After the first appearance, warts can appear in the genital area increase in number and size or regress spontaneously without treatment. The latter happens about a third of the time and usually within four months.[1],[2],[3]

Even after the genital warts have receded, the human papillomavirus (HPV) infection can persist. This can lead to a recurrence of the genital warts, which happens 20-30% of the time.

Possible triggers for recurrence include:[3],[5]

  • Mechanical irritation
  • Wounds
  • Weakened immune system
  • Inflammation

If you are unsure whether these symptoms apply to you, start a symptom analysis.

What are the causes of genital warts

Genital warts are caused by the human papillomavirus (HPV). HPV infection affects a person's skin or lining. There are around 200 different HPV subtypes, affecting different parts of the body.

More than 40 of these subtypes can be transmitted through sexual contact and infect the so-called anogenital region, the area around the anus and genital organs. About 90% and thus the majority of warts in the genital area are caused by the two subtypes HPV-6 and HPV-11.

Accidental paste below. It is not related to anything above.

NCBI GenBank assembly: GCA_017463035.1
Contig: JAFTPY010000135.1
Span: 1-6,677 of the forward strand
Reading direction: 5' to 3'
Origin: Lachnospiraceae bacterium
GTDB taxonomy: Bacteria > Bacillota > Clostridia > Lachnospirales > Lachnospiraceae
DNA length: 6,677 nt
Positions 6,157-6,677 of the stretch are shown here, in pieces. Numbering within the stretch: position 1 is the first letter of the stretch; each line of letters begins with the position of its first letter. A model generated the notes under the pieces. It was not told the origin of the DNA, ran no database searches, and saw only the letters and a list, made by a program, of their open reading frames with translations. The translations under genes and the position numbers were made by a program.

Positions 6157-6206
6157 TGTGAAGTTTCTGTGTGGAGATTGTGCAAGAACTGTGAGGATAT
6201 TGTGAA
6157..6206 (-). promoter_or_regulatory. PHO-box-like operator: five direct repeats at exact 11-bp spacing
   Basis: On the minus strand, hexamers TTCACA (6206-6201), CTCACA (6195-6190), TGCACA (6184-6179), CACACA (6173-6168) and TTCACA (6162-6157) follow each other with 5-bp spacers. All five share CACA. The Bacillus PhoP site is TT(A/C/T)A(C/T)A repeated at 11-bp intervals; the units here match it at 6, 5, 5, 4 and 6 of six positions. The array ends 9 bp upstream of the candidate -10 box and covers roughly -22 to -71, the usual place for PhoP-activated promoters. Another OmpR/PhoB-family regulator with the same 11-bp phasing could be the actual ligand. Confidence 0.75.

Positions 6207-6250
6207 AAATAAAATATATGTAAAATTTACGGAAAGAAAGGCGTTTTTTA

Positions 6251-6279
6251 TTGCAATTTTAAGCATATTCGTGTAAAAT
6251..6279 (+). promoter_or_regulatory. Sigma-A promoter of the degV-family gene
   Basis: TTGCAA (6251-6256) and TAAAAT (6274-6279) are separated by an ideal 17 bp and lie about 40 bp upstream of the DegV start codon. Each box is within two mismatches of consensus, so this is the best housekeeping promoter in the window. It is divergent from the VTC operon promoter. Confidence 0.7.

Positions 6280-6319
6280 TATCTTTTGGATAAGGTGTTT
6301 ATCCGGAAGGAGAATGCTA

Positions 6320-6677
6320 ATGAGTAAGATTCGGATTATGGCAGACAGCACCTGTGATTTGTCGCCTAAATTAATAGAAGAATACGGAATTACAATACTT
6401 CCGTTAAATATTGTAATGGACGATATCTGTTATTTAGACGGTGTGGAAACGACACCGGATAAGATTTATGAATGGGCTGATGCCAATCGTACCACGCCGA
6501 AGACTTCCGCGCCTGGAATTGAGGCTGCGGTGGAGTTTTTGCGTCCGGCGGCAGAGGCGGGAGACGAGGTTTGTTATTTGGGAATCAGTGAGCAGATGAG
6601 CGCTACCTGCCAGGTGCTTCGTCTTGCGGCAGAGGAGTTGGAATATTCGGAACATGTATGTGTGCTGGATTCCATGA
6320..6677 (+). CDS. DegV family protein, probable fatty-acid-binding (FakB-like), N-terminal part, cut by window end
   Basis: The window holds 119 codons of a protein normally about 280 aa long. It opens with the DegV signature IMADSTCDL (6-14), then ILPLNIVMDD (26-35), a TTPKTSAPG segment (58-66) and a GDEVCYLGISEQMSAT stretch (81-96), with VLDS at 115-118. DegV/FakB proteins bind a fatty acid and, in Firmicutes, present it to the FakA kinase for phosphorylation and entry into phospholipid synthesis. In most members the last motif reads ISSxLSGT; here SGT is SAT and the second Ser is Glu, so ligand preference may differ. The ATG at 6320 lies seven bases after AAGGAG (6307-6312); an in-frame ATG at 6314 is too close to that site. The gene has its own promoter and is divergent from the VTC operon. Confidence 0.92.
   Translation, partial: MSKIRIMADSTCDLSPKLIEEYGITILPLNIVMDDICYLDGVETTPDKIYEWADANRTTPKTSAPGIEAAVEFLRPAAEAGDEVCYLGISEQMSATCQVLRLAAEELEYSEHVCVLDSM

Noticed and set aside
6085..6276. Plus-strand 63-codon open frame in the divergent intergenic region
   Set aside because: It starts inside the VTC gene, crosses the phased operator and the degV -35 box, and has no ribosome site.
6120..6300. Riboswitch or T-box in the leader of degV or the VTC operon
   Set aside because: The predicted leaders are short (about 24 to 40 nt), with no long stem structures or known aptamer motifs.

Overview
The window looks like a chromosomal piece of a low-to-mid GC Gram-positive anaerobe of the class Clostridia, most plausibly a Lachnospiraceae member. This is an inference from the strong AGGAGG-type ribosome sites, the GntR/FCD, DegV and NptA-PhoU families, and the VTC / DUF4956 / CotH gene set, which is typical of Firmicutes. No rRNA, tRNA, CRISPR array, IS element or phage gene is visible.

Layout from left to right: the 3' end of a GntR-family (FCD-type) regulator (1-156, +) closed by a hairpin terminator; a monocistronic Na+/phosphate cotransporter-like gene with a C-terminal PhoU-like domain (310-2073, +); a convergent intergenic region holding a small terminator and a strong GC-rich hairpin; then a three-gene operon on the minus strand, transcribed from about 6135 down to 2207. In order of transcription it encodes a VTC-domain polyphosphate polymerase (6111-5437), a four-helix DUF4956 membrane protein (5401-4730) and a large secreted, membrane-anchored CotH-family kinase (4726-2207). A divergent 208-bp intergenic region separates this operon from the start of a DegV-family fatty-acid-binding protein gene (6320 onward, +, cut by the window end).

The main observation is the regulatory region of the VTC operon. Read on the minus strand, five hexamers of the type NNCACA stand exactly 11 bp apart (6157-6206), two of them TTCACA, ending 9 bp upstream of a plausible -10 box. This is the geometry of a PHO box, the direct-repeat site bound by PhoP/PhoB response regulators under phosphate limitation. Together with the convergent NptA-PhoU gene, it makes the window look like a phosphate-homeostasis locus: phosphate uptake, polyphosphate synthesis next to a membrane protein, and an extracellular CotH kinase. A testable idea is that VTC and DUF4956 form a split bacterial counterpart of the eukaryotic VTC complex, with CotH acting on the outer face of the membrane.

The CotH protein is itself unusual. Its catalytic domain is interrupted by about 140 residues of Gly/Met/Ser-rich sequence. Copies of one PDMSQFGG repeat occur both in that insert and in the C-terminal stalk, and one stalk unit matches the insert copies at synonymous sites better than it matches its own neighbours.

Both men and women can become infected with the virus and pass it on to others. Half of all people will be infected with HPV in the course of their life, often without noticing the consequences of the disease.

HPV is mainly transmitted during oral, vaginal or anal intercourse. The sexual partner does not have to have genital warts. Sexually active people in particular have with changing sexual partners an increased risk of becoming infected. However, penetrative sex is not absolutely necessary for infection with HPV. Close genital contact between the two partners is sufficient.

However, hugs or kisses, but also contact with a person's clothing or towel, are not enough for infection with the virus.[3],[6],[8],[9]

How is the diagnosis of genital warts made?

Visible warts in the genital area are usually with the help of a precise questioning, the so-called anamnesis, and a physical examination of the affected person diagnosed by a doctor. A specific test for the human papillomavirus (HPV) usually has no influence on the diagnosis and treatment of genital warts and is therefore not routinely recommended. The physical exam should also consider other sexually transmitted diseases and be accompanied by appropriate testing.[1],[2],[3],[6],[10]

A tissue sample, also known as a biopsy, is usually only necessary:

  • when there is uncertainty about the diagnosis;
  • for genital warts that do not respond to treatment;